Anger Management




Anger is a normal human emotion. Uncontrolled anger, however, can lead to aggression. This can cause physiological problems and lead to harmful behaviour.

Aggression first begins in the toddler years. This is when children are naturally more aggressive than any other age group. A toddler’s inability to talk may be one reason why aggression starts at this age.

Toddlers and young children need to learn how to control their emotions. Otherwise, frequent aggression over time can cause problems in school, at home and with their friends and family. One study found that 1 in 7 children who had aggression early in life that increased as they aged were at a higher risk of:

School failure.

Adult unemployment.

Physical violence.

Mental illness.

Anger management refers to the process by which a person learns how to identify stressors, take necessary steps to remain calm, and handle tense situations in a constructive, positive manner.

The purpose of anger management is to help a person decrease the heightened emotional and physiological arousal often associated with anger. It is generally impossible to avoid all the people, things, and settings that incite anger, but a person may learn how to control reactions and respond in a socially appropriate manner. The support of a mental health professional may be helpful in this process.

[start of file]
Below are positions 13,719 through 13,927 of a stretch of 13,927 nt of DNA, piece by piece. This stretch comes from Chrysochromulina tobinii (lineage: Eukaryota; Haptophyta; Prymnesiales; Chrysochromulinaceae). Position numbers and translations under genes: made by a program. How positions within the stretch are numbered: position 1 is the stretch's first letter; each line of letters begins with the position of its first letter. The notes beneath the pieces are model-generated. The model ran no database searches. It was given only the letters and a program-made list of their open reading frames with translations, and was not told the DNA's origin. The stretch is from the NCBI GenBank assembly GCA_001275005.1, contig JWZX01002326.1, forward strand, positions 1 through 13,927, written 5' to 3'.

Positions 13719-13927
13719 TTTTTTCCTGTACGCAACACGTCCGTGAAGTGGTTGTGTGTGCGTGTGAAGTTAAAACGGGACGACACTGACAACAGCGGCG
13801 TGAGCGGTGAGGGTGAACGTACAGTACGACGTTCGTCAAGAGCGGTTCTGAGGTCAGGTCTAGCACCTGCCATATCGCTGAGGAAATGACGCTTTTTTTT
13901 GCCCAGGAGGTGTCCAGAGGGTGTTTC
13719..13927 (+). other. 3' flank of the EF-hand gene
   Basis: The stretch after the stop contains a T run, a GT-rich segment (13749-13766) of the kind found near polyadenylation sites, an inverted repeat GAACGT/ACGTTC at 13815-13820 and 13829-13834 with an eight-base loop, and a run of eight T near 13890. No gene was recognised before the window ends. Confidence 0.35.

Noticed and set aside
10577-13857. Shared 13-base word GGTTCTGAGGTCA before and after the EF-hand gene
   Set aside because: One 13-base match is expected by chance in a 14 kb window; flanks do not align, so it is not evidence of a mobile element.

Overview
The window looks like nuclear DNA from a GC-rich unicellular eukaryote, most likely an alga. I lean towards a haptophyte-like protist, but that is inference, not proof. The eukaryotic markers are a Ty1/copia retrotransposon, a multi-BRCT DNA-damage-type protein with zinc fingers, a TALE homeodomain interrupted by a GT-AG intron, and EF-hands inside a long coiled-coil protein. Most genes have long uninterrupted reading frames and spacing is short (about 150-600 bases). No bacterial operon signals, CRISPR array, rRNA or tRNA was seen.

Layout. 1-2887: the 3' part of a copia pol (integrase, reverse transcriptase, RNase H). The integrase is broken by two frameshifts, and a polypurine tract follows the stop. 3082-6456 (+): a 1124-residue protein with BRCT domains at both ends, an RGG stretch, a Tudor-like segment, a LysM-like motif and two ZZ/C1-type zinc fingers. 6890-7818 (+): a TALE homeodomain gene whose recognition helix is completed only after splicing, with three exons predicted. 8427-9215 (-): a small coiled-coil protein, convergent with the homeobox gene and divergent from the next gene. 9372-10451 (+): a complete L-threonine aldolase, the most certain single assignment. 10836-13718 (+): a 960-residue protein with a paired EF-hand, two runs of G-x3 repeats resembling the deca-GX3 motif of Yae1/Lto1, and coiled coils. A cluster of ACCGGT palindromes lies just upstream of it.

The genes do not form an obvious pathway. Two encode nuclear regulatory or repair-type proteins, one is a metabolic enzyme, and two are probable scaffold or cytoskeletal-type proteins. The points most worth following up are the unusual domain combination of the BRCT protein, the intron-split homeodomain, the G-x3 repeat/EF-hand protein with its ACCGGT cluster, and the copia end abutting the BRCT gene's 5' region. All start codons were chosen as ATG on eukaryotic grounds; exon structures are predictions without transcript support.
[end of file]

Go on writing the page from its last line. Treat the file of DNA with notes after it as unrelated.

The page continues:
Causes of Anger:

Many different events can result in an individual's becoming angry. These may include:

Internal events such as perceived failures, injustices, or frustrations

External events such as loss of property or privileges, teasing, or humiliation.

Anger may result in externalizing behaviour such as verbal arguments and tantrums and/or internalizing behaviour’s such as sulking or increased symptoms of depression. In many cases, people respond the development of anger with aggression, which is the biological function of anger. It is an evolutionary response that helps prepare individuals to fight off threats.


Some physical signs of anger include:

Clenching your jaws or grinding your teeth.


Stomach ache.

Increased and rapid heart rate.

Sweating, especially your palms.

Feeling hot in the neck/face.

Shaking or trembling.